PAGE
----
More than a few Clemson fans – not to mention coach Dabo Swinney – were already preparing for the Tajh Boyd era under center after starting quarterback Kyle Parker was taken in the first round of the MLB draft last month. Parker's long-term future is considered to be squarely on the diamond, unlike that of Washington quarterback/future NFL first-rounder Jake Locker, a two-time draft pick of the Los Angeles Angels. And Parker's first-round payday from the Colorado Rockies figured to come with at least a $1 million signing bonus.
So Wednesday morning was a kind of Christmas in July for Tiger partisans. They woke up to the unexpected news that Parker plans to announce his return to Clemson, after all. Strike one for following the heart. According to Baseball America, the decision to pass on the pros for another year is going to cost Parker a fat paycheck, even by the standards of first-round draft picks:
To give up football, Parker had sought a bonus along the lines of the $3 million the Red Sox gave Tennessee quarterback recruit Casey Kelly as the 30th overall pick in 2008. The Rockies offered close to double MLB's bonus recommendation for the No. 26 slot ($1.197 million), but the two sides couldn't reach an agreement.
Parker's return means I've already logged my first failed prediction of the 2010 season. But it's good news for Clemson's offense, which gets a relatively seasoned starter who immediately increases the odds of repeating as the ACC's Atlantic division champ. Parker struggled with accuracy last year as a redshirt freshman, but he was ultimately a key cog in the Tigers' division title run, and he'll go down forever as the first athlete in NCAA history to immediately follow a 20-touchdown season in football with 20 home runs in baseball in the same academic year.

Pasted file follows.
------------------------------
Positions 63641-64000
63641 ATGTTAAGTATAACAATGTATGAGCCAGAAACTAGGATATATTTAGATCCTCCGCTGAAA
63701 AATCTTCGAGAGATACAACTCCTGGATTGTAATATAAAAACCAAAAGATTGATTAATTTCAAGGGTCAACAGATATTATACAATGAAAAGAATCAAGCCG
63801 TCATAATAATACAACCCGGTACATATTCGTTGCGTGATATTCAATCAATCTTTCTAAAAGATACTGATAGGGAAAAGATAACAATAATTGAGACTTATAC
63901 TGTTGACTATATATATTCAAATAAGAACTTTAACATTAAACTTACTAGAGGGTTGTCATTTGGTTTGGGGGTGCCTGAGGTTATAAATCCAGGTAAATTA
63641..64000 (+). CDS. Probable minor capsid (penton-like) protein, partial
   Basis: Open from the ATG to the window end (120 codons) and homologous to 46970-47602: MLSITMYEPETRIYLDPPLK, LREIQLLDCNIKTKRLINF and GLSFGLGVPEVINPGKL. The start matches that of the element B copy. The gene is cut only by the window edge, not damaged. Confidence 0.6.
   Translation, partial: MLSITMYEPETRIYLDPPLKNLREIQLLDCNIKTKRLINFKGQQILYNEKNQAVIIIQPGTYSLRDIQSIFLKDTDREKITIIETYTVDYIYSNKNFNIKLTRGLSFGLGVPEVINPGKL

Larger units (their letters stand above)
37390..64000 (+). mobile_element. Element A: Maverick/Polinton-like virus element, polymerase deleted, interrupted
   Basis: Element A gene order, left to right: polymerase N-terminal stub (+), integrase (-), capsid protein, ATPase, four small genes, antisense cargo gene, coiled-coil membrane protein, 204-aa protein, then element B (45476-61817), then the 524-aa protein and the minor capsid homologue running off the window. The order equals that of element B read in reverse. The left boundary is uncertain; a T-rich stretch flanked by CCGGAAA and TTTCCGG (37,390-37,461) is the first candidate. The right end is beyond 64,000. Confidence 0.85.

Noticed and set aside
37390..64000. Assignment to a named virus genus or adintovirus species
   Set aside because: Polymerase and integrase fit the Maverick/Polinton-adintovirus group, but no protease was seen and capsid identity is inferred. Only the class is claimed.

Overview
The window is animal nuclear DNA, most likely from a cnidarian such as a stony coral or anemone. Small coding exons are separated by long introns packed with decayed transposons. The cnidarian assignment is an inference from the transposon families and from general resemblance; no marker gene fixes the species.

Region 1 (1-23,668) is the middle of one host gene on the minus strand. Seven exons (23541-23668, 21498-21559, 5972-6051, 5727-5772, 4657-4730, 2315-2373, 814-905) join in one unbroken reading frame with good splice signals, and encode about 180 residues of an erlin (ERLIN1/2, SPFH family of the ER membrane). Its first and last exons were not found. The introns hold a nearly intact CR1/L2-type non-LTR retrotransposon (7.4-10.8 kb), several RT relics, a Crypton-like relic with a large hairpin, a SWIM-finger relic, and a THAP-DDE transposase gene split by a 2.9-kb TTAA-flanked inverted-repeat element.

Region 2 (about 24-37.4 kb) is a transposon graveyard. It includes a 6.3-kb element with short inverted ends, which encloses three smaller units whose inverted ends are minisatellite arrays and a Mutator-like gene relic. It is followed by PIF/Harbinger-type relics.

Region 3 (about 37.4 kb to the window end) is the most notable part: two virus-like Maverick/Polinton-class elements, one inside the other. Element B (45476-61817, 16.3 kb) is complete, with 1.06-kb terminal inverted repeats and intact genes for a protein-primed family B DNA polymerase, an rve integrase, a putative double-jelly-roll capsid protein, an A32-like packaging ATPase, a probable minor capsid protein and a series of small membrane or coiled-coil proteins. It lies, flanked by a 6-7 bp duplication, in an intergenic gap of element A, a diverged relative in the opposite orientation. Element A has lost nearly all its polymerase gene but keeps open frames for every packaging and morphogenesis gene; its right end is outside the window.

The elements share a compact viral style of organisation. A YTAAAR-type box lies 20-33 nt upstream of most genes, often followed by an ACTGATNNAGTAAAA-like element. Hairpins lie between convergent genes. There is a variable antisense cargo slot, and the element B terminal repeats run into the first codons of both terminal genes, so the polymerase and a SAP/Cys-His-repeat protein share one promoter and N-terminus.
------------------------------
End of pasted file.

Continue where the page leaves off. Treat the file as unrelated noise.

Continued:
[Flashback photo: Remember this football and baseball star?]
The Rockies have until Aug. 16 to sign Parker and to secure his rights if he's ready to move on by next summer. They've already got one ACC quarterback under contract: N.C. State's Russell Wilson agreed to a $200,000 bonus earlier this week and was planning to report for a brief minor league stint before football season. The NCAA allows players to be paid for pro baseball while remaining an "amateur" in football, and vice versa. But if Parker plans on playing "amateur" baseball at Clemson in the spring, a pro contract is a no-go.
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Matt Hinton is on Twitter: Follow him @DrSaturday.
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